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posted by janrinok on Wednesday November 23, @08:12AM   Printer-friendly

The study found that robots aren't replacing humans at the rate most people think, but people are prone to exaggerate the rate of robot takeover:

It's easy to believe that robots are stealing jobs from human workers and drastically disrupting the labor market; after all, you've likely heard that chatbots make more efficient customer service representatives and that computer programs are tracking and moving packages without the use of human hands.

But there's no need to panic about a pending robot takeover just yet, says a new study from BYU sociology professor Eric Dahlin. Dahlin's research found that robots aren't replacing humans at the rate most people think, but people are prone to severely exaggerate the rate of robot takeover.

The study, recently published in Socius: Sociological Research for a Dynamic World, found that only 14% of workers say they've seen their job replaced by a robot. But those who have experienced job displacement due to a robot overstate the effect of robots taking jobs from humans by about three times.

[...] Those who had been replaced by a robot (about 14%), estimated that 47% of all jobs have been taken over by robots. Similarly, those who hadn't experienced job replacement still estimated that 29% of jobs have been supplanted by robots.

"Overall, our perceptions of robots taking over is greatly exaggerated," said Dahlin. "Those who hadn't lost jobs overestimated by about double, and those who had lost jobs overestimated by about three times."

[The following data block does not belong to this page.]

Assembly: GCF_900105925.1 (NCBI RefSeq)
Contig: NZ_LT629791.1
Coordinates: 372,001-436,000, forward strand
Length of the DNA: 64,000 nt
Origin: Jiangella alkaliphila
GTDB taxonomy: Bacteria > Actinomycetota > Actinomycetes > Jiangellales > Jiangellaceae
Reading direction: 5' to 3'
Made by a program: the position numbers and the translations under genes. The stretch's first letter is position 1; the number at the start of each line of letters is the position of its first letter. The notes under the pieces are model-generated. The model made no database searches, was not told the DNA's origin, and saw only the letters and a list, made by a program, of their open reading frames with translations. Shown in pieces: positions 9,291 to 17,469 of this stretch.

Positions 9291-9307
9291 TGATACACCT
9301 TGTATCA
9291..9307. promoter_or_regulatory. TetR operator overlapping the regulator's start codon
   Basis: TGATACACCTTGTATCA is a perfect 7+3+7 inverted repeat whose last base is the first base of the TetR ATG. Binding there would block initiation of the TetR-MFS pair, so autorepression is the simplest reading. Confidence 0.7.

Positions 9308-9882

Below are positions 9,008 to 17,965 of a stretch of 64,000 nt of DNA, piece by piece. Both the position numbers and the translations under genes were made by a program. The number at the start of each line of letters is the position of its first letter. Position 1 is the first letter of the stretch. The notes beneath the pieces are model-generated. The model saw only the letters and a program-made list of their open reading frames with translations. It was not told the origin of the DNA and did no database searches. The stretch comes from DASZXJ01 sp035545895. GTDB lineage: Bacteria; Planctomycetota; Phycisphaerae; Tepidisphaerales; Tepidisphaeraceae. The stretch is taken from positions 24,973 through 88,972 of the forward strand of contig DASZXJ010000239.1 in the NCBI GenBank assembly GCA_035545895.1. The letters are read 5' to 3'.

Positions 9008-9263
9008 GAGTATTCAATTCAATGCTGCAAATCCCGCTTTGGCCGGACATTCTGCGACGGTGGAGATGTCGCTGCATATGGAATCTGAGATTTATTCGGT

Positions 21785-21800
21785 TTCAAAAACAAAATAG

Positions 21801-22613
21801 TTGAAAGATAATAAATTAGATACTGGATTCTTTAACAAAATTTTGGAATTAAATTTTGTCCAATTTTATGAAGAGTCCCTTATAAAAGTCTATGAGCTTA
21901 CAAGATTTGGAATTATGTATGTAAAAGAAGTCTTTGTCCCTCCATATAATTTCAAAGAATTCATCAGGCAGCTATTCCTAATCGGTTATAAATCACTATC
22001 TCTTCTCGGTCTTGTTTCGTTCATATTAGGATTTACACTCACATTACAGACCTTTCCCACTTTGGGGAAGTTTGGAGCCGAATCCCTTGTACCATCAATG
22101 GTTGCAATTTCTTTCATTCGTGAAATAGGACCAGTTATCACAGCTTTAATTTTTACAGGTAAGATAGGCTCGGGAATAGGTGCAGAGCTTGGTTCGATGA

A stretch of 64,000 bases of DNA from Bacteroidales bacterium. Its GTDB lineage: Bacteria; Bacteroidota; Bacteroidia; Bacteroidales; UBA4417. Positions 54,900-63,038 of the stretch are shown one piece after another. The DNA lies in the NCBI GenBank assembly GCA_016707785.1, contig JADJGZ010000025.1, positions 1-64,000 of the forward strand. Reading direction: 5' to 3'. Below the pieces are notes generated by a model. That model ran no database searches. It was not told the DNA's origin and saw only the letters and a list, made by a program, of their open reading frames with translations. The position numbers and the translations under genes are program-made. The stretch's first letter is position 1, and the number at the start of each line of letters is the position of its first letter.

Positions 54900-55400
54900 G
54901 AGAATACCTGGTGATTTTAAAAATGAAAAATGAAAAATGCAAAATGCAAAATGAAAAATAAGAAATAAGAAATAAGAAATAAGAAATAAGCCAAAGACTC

Attention-grabbing headlines predicting a dire future of employment have likely overblown the threat of robots taking over jobs, said Dahlin, who noted that humans' fear of being replaced by automated work processes dates to the early 1800s.

[...] Dahlin says these findings are consistent with previous studies, which suggest that robots aren't displacing workers. Rather, workplaces are integrating both employees and robots in ways that generate more value for human labor.

Journal Reference:
Eric Dahlin, Are Robots Really Stealing Our Jobs? Perception versus Experience [open], Socius, 8, 2022. DOI: 10.1177/23780231221131377


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  • (Score: 5, Insightful) by deimtee on Wednesday November 23, @07:51PM (4 children)

    by deimtee (3272) on Wednesday November 23, @07:51PM (#1281325) Journal

    In the UK at least there are a number of seasonal farm related jobs we just cannot get people to do anymore that could do with robotic automation.

    The classic one is picking of soft fruit and strawberries in particular.

    No, farmers refuse to offer enough pay to get people to do the job. Would you pick strawberries for one quid a day? No. Would you pick strawberries for 200 quid an hour? Yes. Somewhere in the middle supply and demand meet.

    We've got good robotics and automation of tough stuff like cauliflowers but soft fruit is a real challenge.
    I'm sure this will eventually be sorted but the cost of the solution may be too high to make it economical.

    It's the free market, innit? When wages get high enough to get people to do the job farmers will have to decide which is cheaper, hiring people or hiring robots.

    --
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  • (Score: 2) by PiMuNu on Thursday November 24, @11:17AM

    by PiMuNu (3823) Subscriber Badge on Thursday November 24, @11:17AM (#1281442)

    > It's the free market, innit? When wages get high enough to get people to do the job farmers will have to decide which is cheaper, hiring people or hiring robots.